- First, you need to have the value for the number of successes. In the example we used, this refers to the number of tails you got after tossing the coin for a certain number of times.
- You should also have the value for the number of trials. In our example, this refers to the number of times you tossed the coin.
- Finally, you should also have the value for the confidence interval. This refers to the probability that you’ve made the best point estimate correctly and it’s within the margin of error.
- You also need to have the value of the z-score which comes from when you’ve calculated the confidence interval.
- Once you have all of the required values, you can use the formulas to calculate the point estimate. Here are the equations for the different formulas:
- for the Maximum Likelihood Estimation, the equation is MLE = S / T
- for the Laplace Estimation, the equation is Laplace = (S + 1) / (T + 2)
- for the Jeffrey Estimation, the equation is Jeffrey = (S + 0.5) / (T + 1)
- for the Wilson Estimation, the equation is Wilson = (S + z²/2) / (T + z²)
- After calculating all of the four values manually, you can check the accuracy of your calculation using the online calculator. Once you’ve verified that they’re all correct, you can select the most accurate value. Base your selection on these rules:
- If the value of the MLE ≤ 0.5, select the Wilson Estimation as this is the most accurate.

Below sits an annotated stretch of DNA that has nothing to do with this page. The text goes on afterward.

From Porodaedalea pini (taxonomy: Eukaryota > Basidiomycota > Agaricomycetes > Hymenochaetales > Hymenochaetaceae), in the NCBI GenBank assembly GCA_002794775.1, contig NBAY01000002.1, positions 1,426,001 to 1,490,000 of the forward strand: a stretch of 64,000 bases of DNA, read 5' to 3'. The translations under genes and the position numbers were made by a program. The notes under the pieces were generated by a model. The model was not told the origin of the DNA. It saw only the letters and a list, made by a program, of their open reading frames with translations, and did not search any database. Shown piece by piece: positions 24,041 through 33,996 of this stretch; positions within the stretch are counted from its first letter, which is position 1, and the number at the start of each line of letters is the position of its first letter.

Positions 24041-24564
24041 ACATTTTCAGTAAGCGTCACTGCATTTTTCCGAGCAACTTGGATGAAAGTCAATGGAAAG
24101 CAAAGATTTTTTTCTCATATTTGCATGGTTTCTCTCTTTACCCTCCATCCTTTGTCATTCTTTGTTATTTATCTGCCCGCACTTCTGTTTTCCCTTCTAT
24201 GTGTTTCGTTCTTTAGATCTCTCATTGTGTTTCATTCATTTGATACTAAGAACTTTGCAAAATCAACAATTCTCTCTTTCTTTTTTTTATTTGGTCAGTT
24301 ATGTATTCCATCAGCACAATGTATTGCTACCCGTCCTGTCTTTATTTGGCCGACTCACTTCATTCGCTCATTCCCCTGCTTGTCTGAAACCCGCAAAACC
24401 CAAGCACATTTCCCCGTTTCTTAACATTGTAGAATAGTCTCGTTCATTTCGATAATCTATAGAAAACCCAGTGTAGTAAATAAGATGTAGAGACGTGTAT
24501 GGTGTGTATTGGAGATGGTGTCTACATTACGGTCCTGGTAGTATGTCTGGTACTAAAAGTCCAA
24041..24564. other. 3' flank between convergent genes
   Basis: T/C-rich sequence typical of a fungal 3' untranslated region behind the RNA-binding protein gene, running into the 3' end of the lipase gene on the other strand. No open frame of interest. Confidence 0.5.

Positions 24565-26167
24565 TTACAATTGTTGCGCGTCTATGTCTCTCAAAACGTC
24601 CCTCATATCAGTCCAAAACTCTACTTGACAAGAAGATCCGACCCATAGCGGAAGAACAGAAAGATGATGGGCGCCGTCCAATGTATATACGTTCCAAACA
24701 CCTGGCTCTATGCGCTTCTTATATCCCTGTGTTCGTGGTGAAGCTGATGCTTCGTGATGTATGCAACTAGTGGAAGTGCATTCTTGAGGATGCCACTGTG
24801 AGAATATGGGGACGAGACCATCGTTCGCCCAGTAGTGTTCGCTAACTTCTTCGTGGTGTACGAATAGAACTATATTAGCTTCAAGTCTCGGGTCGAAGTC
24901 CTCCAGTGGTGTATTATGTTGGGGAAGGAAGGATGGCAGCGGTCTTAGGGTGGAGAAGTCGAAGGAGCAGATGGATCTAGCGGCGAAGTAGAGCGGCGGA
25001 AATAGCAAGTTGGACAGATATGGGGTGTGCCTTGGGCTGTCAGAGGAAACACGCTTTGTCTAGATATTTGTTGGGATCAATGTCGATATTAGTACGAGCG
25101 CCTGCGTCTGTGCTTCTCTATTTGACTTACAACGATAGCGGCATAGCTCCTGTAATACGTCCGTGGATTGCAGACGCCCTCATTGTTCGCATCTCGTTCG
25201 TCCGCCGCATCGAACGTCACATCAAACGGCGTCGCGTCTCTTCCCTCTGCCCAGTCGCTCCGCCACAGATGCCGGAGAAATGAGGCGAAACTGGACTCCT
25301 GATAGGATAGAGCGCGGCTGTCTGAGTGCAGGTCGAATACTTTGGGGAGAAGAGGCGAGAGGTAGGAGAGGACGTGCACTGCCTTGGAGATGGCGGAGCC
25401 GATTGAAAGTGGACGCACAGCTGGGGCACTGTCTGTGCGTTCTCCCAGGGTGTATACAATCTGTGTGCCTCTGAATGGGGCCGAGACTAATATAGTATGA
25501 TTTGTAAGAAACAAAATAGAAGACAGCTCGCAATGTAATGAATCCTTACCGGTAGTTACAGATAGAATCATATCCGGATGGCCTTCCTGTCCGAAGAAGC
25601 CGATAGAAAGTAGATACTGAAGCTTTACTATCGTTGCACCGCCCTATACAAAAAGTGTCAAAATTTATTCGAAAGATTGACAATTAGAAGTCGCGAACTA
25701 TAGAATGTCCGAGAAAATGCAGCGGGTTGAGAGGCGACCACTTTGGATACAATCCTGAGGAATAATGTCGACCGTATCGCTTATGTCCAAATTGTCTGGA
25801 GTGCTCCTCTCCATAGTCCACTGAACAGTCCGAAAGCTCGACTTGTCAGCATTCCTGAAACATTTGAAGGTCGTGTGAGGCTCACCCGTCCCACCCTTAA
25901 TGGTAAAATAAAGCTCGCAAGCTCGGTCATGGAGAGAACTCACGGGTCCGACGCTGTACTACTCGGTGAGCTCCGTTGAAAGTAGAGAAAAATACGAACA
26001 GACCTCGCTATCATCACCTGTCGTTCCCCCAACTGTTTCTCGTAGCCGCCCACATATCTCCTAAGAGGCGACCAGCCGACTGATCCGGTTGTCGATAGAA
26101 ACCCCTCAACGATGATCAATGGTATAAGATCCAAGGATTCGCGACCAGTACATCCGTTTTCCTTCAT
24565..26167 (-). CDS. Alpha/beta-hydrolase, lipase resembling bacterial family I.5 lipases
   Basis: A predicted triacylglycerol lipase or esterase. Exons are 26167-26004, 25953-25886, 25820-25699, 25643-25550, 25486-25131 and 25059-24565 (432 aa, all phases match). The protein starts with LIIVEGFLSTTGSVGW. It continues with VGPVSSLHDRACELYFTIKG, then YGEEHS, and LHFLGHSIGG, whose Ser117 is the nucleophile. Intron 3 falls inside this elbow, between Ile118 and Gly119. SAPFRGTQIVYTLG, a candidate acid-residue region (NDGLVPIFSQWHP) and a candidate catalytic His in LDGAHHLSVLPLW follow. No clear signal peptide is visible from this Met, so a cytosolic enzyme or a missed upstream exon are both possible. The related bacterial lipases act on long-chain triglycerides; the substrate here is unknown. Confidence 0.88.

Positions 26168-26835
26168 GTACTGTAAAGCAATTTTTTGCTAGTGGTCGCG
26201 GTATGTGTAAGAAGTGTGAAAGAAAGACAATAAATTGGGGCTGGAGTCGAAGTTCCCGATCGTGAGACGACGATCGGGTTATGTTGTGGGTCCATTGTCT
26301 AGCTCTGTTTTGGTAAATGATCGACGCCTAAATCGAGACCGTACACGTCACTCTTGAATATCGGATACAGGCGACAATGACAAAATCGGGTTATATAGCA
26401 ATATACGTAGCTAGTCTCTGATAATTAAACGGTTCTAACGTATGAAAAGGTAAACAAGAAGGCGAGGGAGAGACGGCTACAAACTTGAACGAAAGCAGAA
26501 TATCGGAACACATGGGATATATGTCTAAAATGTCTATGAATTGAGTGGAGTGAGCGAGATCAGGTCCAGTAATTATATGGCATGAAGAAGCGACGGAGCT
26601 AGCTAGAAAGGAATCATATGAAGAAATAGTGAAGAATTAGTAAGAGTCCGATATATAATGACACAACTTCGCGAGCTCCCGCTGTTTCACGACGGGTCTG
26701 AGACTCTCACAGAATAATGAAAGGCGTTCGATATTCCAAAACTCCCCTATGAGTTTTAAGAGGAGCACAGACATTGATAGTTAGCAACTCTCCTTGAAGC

- If the value is 0.5 < MLE < 0.9, select the Maximum Likelihood Estimation as this is the most accurate.
- If the value is 0.9 < MLE, select the smaller value between the Laplace and Jeffrey Estimations as this is the most accurate.
How do you find the point estimate of the population mean?
In some cases, you need to determine the point estimate of a population mean. To illustrate this, let’s work with an example. Aside from determining the point estimate of the population mean, you also have to determine the margin of error when the lower bound of your confidence interval is 125.8 and the upper bound of your confidence interval is 152.6.
In the example, we’re given [125.8<=mu<=152.6]. Find the population mean using this formula:
[bar(x)-"error”<=mu<=bar(x)+”error”] where [b[bar(x)]s the point estimate for the mean.
Let’s input the values we already have into the formula:
Therefore, the error is 13.4 and the point estimate for the population mean is 139.2.
What is a point estimate in statistics?
Using the simplest definition, any statistic can also be a point estimate. This is because a statistic serves as an estimator of a given parameter in a population. Consider these examples:
- A sample standard deviation “s” is the point estimate of a population standard deviation “σ.”
- A sample mean “x” is a point estimate of a population mean “μ.”
- A sample variance “s2” is a point estimate of a population variance “σ2.”
When you look at this in a more formal perspective, the occurrence of the estimate is a result of the application of the point estimate to a sample data set. The points are individual values compared to the interval estimates which are a set of values.